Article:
Just why do people like J.K Rowling have a problem with the Scots language?

The Harry Potter author J.K Rowling Tweeted this the other day.


She linked to this piece from Alex Massie published behind a paywall in The Times, and seeing as I’m not going to give a dried up husk like Rupert Murdoch my money so here’s a critique of the piece from Bella Caledonia that outlines the issues with Massie’s latest whine about the Scottish culture.

For those that don’t keep up with the issues of Scottish culture or politics, the short version is that since the independence referendum there’s been a move to denigrate the language and dialects many Scots, especially working class ones, speak. Here’s another Bella Caledonia piece that seems to have started this latest argument between a small number of pro-UK journalists/media personalities and the pro-independence movement.

It’s an argument that has been raging in some shape or form for decades. I myself remember Scots, and various Scottish dialects being ignored at school, with only a few teachers interested in actually teaching the history of the language I spoke. And here’s a thing, Scots isn’t a ‘dialect’ like say, Glaswegian (though there’s an argument various dialects are languages but that’s another post in itself), it is a living, breathing thing all of it’s own distinct from English. It doesn’t make one a ‘nationalist’ to speak it, as after all most people from a working class background in Scotland speak it in some form.

For the first two decades of my life I lived in Glasgow, and spoke with a strong accent using Glaswegianisms all the time. I probably spoke a version of Scots, but back in the 1970’s and 1980’s the ‘Scottish cringe’ was rife. When I moved in 1988 to Leicester, my accent and language changed so I slowed down,dropped a load of Scottish words from my everyday usage and became Anglicised, albeit quite clearly Scottish I had carefully assimilated myself. Then over the last five or so years thanks to the Indyref, I looked more and more at how I’d suppressed parts of myself to fit in.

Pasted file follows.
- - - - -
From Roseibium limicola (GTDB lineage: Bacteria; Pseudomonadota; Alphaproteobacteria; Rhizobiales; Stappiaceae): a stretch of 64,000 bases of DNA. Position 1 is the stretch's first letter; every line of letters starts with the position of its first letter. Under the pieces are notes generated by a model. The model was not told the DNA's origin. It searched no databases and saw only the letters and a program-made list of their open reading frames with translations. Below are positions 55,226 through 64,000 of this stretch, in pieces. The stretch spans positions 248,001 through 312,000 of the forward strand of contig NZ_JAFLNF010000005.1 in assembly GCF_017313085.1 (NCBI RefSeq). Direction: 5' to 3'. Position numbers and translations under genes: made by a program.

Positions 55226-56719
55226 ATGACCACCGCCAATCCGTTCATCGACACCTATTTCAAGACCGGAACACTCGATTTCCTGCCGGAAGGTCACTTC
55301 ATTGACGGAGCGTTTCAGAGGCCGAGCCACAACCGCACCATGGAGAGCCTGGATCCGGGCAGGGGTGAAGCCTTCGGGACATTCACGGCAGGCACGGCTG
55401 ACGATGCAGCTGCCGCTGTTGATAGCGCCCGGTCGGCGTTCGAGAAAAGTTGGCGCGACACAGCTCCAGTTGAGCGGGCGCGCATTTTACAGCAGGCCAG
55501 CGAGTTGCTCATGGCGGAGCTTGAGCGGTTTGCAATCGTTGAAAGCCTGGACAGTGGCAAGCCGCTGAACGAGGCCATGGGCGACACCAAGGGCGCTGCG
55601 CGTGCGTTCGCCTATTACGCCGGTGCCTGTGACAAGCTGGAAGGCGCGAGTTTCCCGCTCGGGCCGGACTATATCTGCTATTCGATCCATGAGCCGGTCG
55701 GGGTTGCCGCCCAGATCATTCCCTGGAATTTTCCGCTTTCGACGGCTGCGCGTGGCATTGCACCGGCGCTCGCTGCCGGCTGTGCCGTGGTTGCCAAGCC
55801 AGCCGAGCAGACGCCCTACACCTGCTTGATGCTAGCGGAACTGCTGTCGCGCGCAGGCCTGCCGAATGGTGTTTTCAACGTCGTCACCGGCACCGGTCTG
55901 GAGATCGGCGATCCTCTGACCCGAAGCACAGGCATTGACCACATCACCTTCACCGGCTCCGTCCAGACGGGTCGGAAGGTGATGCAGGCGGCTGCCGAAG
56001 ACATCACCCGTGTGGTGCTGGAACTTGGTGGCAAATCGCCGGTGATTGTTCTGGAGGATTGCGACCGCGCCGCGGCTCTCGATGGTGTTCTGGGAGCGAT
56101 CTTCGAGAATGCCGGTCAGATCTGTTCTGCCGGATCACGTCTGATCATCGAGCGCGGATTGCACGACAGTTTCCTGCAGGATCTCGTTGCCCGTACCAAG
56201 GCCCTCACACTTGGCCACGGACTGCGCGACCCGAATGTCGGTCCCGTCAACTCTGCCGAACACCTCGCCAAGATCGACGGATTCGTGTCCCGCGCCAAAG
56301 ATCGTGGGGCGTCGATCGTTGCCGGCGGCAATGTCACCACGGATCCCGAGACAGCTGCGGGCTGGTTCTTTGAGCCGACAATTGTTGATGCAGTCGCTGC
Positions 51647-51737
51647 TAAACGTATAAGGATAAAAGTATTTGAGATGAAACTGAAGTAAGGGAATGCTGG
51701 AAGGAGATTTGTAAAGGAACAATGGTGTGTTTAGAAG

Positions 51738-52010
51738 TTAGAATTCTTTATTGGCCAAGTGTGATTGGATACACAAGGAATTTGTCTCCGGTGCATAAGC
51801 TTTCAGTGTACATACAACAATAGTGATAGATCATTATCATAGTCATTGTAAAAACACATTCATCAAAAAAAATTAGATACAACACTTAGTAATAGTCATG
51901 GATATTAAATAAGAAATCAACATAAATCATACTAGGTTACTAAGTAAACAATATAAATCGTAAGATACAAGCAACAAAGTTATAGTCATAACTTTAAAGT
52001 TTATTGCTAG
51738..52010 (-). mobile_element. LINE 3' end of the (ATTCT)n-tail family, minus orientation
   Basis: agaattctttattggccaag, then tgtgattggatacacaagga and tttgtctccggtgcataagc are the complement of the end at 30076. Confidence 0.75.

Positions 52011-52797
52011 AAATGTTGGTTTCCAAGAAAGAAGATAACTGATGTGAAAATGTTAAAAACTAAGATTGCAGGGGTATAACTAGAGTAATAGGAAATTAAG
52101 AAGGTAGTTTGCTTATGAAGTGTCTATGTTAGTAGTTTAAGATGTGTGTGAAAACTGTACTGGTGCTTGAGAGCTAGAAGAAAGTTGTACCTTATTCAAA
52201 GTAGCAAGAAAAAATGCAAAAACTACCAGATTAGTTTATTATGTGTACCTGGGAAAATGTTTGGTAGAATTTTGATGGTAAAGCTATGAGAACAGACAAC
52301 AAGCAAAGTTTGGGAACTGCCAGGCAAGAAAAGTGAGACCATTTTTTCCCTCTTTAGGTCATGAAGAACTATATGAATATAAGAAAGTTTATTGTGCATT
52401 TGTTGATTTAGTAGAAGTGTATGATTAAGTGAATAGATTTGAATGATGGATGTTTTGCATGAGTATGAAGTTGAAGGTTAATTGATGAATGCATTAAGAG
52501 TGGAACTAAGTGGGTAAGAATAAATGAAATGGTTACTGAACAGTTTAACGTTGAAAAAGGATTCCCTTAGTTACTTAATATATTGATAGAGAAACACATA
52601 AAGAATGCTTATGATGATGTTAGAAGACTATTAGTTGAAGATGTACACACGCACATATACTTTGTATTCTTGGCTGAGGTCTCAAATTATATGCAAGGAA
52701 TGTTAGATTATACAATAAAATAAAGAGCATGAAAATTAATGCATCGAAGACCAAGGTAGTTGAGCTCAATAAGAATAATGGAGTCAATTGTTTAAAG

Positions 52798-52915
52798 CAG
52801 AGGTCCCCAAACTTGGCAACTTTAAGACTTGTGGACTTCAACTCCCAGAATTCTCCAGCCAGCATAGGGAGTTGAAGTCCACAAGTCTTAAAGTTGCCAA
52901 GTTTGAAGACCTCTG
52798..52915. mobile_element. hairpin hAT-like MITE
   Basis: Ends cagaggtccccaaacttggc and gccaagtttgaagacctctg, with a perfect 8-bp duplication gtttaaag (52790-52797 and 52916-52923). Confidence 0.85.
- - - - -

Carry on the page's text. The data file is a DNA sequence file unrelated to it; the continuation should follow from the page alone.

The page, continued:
But this behaviour isn’t confined to Scots. I’ve noticed the same with working class Scousers, Bristolians, Londoners, Geordies, Welsh and Irish who I’ve met over the years and to help fit in they’ve allowed themselves to be assimilated. Now part of that is ease of communication as some people do struggle but some of it is class and the idea that to be ‘British’ one must sound ‘right’. You hear this with students especially with the rise of Estuary English or a flat, almost accentless English accent and the adoption of a monoculture so everyone acts, looks and sounds the same. Assimilation is the key to help people progress as people may hear an accent and think them working class or from the wrong background. Having a neutral accent that’s approved helps grease the wheels.

But I digress a bit. The question I asked myself is just why people like J.K Rowling would have an issue with language or dialect, or indeed, be annoyed that language is politicised as after all, it always has been all over the planet for good and bad. Also as a writer Rowling should be less dismissive of the power of language, or even trying to suppress the culture associated with languages and dialects.This though I think is the issue. Scots is closely associated with a distinct set of people across the country, people that in some cases support Scottish independence. Here lies the problem for Rowling and her kowtower Twitter followers that trail in her wake crying ‘foul’ when Scots language and culture is promoted.

Yet Scots signifies a position of class. By attacking Scots as an organic language closely associated with the independence movement, Rowling displays a depressing snobbery borne out of a disconnect with how the world is around her. Same goes for her mainly journalistic followers who again, occupy a bubble where for them, things are fine yet for hundreds of thousands of people there’s little or no representation of how they speak in the media. They’re denied basic representation in having people like them being given the same respect as people like say, Alex Massie.

Now as I grow closer to returning to Glasgow after two and a half decades, I’m being more intrigued by exploring the part so Scottish culture I never did decades ago. The fact I’m a supporter of independence doesn’t enter into it, and Rowling’s cultural imperialism mixed with her classist snobbery is simply depressing. She though is a writer. If she wants to exclude words and culture on the basis of her own nationalism then that’s her choice. Journalists on the other hand are just being craven as these people are supposed to hold the powerful to account, not help validate their prejudices.

Scots isn’t threatening anyone unless of course, you feel threatened by diversity and the sound of  working class voices….


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